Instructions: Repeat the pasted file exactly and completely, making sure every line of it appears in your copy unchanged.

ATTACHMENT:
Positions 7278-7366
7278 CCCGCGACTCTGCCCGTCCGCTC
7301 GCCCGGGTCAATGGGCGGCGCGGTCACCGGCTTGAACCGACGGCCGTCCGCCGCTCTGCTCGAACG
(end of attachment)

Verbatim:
Positions 7278-7366
7278 CCCGCGACTCTGCCCGTCCGCTC
7301 GCCCGGGTCAATGGGCGGCGCGGTCACCGGCTTGAACCGACGGCCGTCCGCCGCTCTGCTCGAACG